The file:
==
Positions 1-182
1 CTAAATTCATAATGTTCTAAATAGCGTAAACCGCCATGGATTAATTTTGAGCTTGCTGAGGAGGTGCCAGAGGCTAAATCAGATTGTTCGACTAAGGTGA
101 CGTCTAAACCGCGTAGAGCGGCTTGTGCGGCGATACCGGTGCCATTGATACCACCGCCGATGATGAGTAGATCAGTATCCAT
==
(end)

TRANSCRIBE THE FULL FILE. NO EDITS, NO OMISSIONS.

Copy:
Positions 1-182
1 CTAAATTCATAATGTTCTAAATAGCGTAAACCGCCATGGATTAATTTTGAGCTTGCTGAGGAGGTGCCAGAGGCTAAATCAGATTGTTCGACTAAGGTGA
101 CGTCTAAACCGCGTAGAGCGGCTTGTGCGGCGATACCGGTGCCATTGATACCACCGCCGATGATGAGTAGATCAGTATCCAT